I’ve been sick lately and may have been too hard on this. It’s not a good movie but if it’s sounds like fun to you, you’ll probably like it. Just keep a finger on the fast-forward button. Article first published as DVD Review: Black Zoo on Blogcritics.
Who is the most dangerous animal? Lion? Tiger? Robert Gordon’s 1963 thriller Black Zoo suggests the answer is man. The complicated relationship between man and beast is the stuff of philosophy as well as the B-movie, and Black Zoo, which also goes by the clarifying title Horrors of the Black Zoo, addresses this time-honored theme with murderous beasts indeed. But simply adding “horrors” to the marquee does not alchemically create an effective cinematic scream fest. Vivid cinematography and elegant composition can’t save producer Herman Cohen’s lousy script. But the film is not without its moments.
Cohen is known for B-movies that don’t quite live up to their premise, like the early Michael Landon picture I Was Teenage Werewolf and the late-career Joan Crawford vehicle Trog. The burden of this dark menagerie is carried by Michael Gough, who starred in two other Cohen productions, Horrors of the Black Museum and Konga. For Black Zoo he takes on the role of organ-playing zoo keeper Michael Conrad, who lords over the animals of his Los Angeles zoo. James Dean wannabe Rod Lauren plays the mute Carl, the zoo keeper’s charge, and veteran character actor Elisha Cook plays to his signature bug-eyed strength as he teases a tiger with raw meat. Add to this a memorable gorilla attack that prefigures Chinatown, and the synopsis alone may lure the unsuspecting viewer to pounce.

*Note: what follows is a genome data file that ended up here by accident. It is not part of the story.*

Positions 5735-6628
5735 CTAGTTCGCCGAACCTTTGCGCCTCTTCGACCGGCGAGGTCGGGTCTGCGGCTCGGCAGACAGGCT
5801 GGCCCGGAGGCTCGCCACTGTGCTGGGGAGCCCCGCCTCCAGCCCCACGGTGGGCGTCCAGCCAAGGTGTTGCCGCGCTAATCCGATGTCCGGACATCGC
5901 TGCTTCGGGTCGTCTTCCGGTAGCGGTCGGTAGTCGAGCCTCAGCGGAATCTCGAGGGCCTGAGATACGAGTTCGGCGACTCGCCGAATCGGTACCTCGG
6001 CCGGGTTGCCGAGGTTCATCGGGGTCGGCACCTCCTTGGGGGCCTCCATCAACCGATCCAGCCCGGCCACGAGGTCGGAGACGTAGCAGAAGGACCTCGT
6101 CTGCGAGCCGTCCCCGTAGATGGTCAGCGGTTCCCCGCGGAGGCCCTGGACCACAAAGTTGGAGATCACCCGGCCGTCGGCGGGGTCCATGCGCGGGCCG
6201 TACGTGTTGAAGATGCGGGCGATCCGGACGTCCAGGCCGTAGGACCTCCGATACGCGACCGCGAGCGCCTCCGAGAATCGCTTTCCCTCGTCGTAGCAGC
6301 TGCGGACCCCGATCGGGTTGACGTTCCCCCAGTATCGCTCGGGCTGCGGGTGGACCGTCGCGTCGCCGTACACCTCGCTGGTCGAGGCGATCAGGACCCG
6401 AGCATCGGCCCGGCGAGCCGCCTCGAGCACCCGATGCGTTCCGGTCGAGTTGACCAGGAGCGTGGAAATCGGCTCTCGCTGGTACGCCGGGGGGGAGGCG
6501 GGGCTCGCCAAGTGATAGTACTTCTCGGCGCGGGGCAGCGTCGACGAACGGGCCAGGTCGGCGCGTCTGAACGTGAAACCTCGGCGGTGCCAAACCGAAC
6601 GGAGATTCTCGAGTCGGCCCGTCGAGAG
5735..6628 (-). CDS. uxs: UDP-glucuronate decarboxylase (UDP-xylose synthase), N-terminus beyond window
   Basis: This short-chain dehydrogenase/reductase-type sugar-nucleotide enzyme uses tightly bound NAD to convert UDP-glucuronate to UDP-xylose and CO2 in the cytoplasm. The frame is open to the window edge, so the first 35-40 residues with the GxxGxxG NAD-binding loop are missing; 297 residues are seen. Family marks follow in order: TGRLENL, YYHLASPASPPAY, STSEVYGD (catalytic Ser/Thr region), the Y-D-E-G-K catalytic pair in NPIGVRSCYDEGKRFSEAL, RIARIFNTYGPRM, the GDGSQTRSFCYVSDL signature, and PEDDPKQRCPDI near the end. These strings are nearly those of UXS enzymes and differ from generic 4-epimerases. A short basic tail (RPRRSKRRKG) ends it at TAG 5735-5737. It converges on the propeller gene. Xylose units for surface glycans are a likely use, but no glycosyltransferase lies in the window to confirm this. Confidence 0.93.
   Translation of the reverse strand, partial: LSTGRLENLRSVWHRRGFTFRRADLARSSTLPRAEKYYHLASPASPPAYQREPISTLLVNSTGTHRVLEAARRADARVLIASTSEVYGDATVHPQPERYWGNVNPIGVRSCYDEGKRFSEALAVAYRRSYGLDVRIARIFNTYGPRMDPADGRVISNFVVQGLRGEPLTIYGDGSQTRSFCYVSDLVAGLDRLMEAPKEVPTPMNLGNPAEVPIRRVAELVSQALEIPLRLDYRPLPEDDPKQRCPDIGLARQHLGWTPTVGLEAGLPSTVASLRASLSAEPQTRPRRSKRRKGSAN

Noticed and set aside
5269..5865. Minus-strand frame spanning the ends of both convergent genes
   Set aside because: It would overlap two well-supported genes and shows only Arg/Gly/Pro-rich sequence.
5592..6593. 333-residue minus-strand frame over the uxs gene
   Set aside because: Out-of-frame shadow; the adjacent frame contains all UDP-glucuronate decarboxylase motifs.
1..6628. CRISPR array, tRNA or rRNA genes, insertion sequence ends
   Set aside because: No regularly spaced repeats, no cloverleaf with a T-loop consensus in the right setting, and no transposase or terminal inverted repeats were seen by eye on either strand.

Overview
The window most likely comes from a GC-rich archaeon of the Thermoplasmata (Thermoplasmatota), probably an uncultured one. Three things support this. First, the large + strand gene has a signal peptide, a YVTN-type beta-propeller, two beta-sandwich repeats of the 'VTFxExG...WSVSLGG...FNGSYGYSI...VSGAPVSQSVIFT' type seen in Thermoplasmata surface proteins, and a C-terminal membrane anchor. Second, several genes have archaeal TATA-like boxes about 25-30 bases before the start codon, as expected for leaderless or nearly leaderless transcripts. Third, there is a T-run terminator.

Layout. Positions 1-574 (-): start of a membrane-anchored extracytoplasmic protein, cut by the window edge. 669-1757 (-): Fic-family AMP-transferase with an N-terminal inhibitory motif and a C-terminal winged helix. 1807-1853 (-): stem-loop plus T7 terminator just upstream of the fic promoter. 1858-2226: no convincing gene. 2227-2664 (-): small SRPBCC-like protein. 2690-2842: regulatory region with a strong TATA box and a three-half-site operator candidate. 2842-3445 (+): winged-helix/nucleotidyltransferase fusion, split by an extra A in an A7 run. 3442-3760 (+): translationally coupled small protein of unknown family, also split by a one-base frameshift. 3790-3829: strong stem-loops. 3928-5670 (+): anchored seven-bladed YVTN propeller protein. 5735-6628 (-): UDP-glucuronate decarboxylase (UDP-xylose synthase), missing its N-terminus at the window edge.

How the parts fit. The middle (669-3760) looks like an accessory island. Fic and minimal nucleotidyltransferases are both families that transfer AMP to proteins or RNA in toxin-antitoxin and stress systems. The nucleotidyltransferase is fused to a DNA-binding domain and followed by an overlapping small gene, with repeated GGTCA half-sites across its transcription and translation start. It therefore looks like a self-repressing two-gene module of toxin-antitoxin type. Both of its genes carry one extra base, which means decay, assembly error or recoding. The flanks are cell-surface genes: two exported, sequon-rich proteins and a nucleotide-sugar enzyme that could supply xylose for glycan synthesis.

Sadly, a few strong elements do not a well-balanced meal make. The script is stiff, heavy on exposition and light on propulsion, so the handful of startling scenes just lay floating in a pool of mediocre muck. Which is too bad – for a B-movie, the production values are good, the set design and cinematography suitably atmospheric.
Like other Warner Archives made-to-order DVDs, the disc does not include any bonus features, but it’s a new and crisp transfer from a good print. As a document of early sixties fashions and mores, the student of anthropology will find something to chew on in Black Zoo.
But horror aficionados will have to look elsewhere in the Warner Archives catalog for a more fulfilling meal.
Available only from Warner Archives.